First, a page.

This document is a chapter from the ‘Band on the Wall, Historical Desk Assessment’, by Fergus Sutherland, of iCosse, January 2007.
Permission to hold an annual fair in Manchester was first granted in 1222. Initially the grant was for a two day fair, but this was increased five years later to three. It was held between the 20th and the 22nd of September, on a piece of arable land next to the town known as Four Acres or Acresfield. In 1708, Lady Ann Bland was granted an Act of Parliament to enclose Acresfield and build a church there, but a condition was attached to the effect that she had to preserve an open space thirty yards wide in front of the church to enable the fair to continue. (Hylton, 2003, 12).
While the animal traders moved their operations to open fields between the town and Aldport Park, the purveyors of wooden goods, cloth and smallware (tapes, laces, etc.) continued to meet at Acresfield into the early 1800s:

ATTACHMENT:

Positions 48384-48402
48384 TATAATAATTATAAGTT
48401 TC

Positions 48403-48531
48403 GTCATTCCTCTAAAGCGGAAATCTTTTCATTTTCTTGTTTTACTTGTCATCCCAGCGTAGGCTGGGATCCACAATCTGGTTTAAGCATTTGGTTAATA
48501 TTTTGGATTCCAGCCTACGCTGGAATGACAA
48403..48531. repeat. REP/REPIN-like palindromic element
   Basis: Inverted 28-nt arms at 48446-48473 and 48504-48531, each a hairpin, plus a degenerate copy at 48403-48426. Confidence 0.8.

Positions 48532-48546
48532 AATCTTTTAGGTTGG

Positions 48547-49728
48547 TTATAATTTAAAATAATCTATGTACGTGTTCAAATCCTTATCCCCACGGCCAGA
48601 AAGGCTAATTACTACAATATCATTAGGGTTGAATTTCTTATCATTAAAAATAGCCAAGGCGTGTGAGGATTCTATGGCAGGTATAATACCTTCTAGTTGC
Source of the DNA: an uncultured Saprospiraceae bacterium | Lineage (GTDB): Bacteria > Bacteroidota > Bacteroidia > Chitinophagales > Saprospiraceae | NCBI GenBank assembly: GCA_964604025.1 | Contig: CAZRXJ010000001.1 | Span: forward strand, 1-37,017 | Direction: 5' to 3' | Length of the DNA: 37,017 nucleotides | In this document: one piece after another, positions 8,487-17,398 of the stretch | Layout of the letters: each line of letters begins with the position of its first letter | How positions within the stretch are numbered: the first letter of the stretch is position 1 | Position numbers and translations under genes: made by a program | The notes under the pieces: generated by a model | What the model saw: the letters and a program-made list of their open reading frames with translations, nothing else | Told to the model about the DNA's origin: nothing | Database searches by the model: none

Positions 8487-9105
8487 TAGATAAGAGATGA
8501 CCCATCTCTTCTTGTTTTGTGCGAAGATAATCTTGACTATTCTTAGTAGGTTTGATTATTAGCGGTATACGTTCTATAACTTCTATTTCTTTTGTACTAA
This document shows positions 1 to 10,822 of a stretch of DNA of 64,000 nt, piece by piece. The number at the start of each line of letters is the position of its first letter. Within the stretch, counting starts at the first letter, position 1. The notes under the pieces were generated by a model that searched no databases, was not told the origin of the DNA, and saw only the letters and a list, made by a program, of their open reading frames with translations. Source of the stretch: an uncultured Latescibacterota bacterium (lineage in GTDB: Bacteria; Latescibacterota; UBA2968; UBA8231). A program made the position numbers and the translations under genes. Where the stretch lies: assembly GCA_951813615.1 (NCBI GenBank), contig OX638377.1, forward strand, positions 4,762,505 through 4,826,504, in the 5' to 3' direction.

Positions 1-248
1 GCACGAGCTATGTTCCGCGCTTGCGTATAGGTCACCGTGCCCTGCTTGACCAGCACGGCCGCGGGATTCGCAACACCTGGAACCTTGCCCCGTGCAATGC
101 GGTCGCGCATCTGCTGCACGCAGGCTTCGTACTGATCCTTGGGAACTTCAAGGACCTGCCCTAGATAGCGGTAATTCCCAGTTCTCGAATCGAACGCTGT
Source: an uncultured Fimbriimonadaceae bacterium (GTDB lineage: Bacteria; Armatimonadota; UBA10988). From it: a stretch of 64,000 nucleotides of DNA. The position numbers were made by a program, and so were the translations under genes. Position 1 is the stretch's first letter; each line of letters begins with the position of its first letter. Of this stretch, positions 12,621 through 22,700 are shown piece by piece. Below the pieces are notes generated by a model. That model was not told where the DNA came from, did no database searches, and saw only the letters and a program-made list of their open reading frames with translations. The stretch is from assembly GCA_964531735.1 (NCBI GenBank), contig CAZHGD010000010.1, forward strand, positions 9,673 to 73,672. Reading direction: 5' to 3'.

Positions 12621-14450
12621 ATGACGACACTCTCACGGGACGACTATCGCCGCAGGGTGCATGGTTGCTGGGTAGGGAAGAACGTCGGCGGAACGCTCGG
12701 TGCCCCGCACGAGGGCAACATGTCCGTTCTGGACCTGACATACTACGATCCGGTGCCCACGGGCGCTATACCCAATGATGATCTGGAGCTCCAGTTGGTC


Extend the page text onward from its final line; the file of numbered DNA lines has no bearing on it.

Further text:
By this time, St Ann’s Square (as it now was), was surrounded by the homes of the well-to-do of Manchester, who had to endure the unwashed masses making merry outside their front doors for three days each year.
– (Hylton, 2003, 68)
The control of market rights were actually held by the lord of the manor who, on payment of a fee, gave permission to set up a market stall in the town:
In 1808, well before the incorporation of the borough, there had been a proposal to buy out the manorial rights to run markets. Sir Oswald Mosley was earning about £2500 a year from his manorial rights and he offered to sell them to the town for £90,000. This was rejected as excessive and it was not until 1846, exactly 250 years after Mosley’ s ancestor Nicholas had bought them for £3,500, that the manorial rights were finally acquired by the borough. By this time, £3,500 also happened to be the income that they generated, and Mosley’s price had gone up, to £200,000. This was paid to him in instalments, with £5,000 down and £4,000 a year paid to him and his descendants. Only in 1894 did this last vestige feudal influence over the town’ s government end.